The best creative to come out of the BLM movement
When lockdown first began you couldn’t move for articles about the best creativity to come out of lockdown. Well, we want to do the same for the Black Lives Matter protests. The unnecessary deaths of so many individuals, including George Floyd, Breonna Taylor, Tony McDade and thousands of others have created an outpour of emotions. Some people have turned this emotion into incredibly powerful artistic and political statements.
Reyna Noriega, the 26-year-old Afro Latina author, educator, and visual artist, states on her website that ‘Creativity is a superpower. Use it, change the world,’ and this is certainly true of her work. The Black Lives Matter Protests inspired her to create dynamic art. Her most powerful illustrations (below) highlight the two different sides of one situation by showing the way that the black community is often treated online and in person. Another powerful piece focuses on the lack of black photographers used in publications like Vogue and how esteemed editor Anna Wintour treated black individuals. Reyna continues to create compelling and powerful illustrations that centre around the black community.
To support Reyna by buying some art, click here.
Mona Chalabi is a data journalist and writer. Her work has appeared in The New York Times, The Guardian and The New Yorker. She has also written for radio and television including, Is Britain Racist (BBC), The Frankie Boyle Show (BBC) and The Fix (Netflix). But she is also a very talented illustrator, and her work has been exhibited in the Tate and The Design Museum.
Following on from the Black Lives Matter movement, Chalabi’s work has gone viral all over Instagram after she combined an informative and statistical approach with pretty aesthetics. Her illustrations have covered everything from Edward Colston, the number of black-owned businesses that have gone under as a result of COVID, and numerous posts about the relationship between the police brutality and the wider community. Chalabi, who now lives in America, was brought up in London, so has a perspective of racism on either side of the pond.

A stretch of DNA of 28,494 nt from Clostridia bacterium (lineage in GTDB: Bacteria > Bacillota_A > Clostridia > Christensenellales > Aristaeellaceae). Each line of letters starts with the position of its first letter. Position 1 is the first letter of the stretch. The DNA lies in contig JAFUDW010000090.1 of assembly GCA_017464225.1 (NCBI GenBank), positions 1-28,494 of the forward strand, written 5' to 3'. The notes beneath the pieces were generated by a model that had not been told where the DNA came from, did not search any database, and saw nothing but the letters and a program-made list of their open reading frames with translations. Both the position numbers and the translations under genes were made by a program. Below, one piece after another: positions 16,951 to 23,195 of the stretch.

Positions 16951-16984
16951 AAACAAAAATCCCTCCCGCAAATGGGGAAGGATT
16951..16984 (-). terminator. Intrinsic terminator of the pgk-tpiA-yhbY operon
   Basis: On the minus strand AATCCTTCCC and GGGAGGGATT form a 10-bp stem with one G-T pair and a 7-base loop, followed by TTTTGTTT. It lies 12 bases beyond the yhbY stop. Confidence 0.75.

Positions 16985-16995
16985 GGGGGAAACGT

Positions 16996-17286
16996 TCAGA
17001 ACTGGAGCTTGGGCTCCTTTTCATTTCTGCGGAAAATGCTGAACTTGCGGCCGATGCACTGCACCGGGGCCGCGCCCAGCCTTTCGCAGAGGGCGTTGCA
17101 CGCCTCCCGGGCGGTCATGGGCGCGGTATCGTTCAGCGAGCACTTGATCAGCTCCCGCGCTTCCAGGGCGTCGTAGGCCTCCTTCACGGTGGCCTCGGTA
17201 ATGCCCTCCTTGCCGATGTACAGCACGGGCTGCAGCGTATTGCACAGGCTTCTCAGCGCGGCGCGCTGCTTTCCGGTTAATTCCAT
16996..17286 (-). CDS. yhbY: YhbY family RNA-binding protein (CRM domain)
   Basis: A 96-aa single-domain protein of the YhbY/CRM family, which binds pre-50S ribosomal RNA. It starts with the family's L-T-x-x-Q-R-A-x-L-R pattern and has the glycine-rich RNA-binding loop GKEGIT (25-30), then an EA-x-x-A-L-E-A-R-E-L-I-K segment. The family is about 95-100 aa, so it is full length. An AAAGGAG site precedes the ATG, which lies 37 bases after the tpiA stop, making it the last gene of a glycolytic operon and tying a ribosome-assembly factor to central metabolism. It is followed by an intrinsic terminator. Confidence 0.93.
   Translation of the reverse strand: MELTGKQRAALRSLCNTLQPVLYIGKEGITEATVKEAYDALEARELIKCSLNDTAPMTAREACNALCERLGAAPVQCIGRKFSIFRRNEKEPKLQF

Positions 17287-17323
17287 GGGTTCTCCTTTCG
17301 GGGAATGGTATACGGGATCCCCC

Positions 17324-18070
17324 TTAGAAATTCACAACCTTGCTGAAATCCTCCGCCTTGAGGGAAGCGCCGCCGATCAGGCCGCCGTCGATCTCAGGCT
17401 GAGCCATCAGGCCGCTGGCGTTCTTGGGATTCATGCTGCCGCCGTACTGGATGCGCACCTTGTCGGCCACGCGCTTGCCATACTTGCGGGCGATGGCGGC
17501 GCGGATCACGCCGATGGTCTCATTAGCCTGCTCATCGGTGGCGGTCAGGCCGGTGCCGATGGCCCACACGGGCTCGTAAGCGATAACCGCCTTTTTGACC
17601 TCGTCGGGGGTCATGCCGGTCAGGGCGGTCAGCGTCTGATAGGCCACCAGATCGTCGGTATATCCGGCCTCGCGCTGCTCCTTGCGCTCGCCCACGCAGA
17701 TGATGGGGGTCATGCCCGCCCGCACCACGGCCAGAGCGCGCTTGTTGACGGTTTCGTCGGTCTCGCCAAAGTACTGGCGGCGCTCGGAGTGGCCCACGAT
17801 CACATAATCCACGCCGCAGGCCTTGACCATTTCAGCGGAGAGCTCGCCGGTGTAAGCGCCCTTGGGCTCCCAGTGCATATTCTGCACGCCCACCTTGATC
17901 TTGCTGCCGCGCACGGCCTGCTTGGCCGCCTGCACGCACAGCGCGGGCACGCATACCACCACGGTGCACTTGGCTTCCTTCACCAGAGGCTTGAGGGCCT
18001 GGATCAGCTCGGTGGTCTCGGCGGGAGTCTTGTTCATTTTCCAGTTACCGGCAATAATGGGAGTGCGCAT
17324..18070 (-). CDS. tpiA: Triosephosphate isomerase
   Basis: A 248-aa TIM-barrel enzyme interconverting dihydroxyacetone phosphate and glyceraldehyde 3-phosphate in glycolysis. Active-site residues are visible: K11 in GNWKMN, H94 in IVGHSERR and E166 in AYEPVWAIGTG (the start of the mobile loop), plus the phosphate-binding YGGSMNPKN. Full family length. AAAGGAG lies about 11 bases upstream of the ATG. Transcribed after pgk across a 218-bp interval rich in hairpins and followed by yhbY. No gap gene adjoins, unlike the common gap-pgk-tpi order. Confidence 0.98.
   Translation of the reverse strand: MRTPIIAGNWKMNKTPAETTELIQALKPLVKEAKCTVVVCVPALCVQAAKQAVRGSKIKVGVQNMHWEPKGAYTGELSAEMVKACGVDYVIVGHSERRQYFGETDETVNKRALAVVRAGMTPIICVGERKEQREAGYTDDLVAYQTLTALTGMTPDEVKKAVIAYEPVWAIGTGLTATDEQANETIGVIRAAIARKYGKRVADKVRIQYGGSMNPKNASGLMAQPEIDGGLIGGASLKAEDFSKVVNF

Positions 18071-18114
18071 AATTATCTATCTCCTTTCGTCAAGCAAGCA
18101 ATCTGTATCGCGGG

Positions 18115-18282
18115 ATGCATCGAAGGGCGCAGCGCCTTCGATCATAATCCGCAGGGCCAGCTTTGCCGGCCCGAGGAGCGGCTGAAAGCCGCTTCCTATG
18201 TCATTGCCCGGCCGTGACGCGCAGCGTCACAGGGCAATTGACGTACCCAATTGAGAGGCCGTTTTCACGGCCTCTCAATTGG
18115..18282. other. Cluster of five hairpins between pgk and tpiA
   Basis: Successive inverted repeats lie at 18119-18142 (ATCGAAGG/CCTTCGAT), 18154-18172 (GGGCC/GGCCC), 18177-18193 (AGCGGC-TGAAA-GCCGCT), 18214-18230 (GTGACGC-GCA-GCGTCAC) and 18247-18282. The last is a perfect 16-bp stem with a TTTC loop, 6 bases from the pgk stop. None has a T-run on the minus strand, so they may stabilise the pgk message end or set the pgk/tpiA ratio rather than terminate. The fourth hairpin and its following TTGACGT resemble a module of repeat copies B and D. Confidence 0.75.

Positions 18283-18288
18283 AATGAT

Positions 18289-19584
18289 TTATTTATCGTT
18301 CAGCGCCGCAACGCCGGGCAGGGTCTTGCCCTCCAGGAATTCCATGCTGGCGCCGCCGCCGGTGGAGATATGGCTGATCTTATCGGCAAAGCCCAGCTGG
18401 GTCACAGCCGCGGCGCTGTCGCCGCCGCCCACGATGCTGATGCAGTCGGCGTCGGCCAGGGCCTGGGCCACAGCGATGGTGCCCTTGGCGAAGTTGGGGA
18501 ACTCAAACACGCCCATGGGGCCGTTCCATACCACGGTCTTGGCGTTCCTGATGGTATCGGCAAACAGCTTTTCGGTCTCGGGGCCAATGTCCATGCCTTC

To support Mona by buying some of her products, click here.
Greg Bunbury is a Graphic Designer who, over the last couple of years, has worked very closely with the British Black Lives Matter movement. In 2014 following on from the murder of Eric Garner (who similarly to George Floyd, was killed after a police officer put him in a chokehold for so long that he was unable to breath), Bunbury designed a poster in tribute to Garner. The poster shows the phrase ‘I can’t breathe’ 11 times and on the twelfth, the words fade into the background. This was based on the treatment of Garner, who stated that he couldn’t breathe 11 times and on twelfth attempt, he died.
Bunbury brought the poster back in light of the recent circumstances and had the design, this time just the final line, put onto billboards in London.
Adrian Brandon, based in Brooklyn, has created an incredibly powerful collection of art. On his website, Brandon says ‘My goal is to create art that creates an understanding of Black culture, Black love and Black pain so that we can move forward together’.
On his Instagram, he has launched the #StolenSeriesByAB collection. Each image in the collective is of a person who has had their life robbed from them by the police. Brandon creates the work by colouring for 1 minute of each year that they lived. By doing this Brandon is emphasising the empty spaces that these murders have created. He states ‘The emptiness represents holes in their families and our community, who will forever be stuck with the question “who were they becoming.”’ The collection started in February 2019 and featured 28 individual who had been murdered by the police. The last of the original images focus on Aiyana Stanley-Jones, a 7-year-old girl who was sleeping on her grandmother's couch when police conducted a home raid where one of the offices shot and killed Aiyana. The officer was never charged. To create this powerful image Brandon coloured for just 7 minutes, the empty spaces emphasising all the potential the Aiyana had to offer the world. Brandon stopped the collection after this image, but in the wake of the murder of George Floyd and the Black Lives Matter movement, he has continued again.
To support Adrian by buying his work, click here.
Nikkolas Smith has worked on numerous children’s book and on illustrations for films and TV, including Black Panther, Beale Street and Dear White People. His work often focuses on ‘creating art that can spark important conversations in today's world and inspire meaningful change’.
Following on from the Black Lives Matter protests, Smith has created a series of moving illustrations that focus on the injustice of the deaths of George Floyd, Tony McDale, Dominique Fells and Riah Milton. In his work, he takes inspiration from the NAACP (National Association for the Advancement of Coloured People) flag which hung outside their headquarters in New York from 1920 until 1938. The flag stated ‘A man was lynched yesterday,’ as a way of making the people of New York aware that this was happening all the time. The sign was brought back in 2016, this time stating ‘A man was lynched by the police yesterday.’ Smith has chosen to repurpose these incredibly powerful messages in his art.
To support Nikkolas, click here.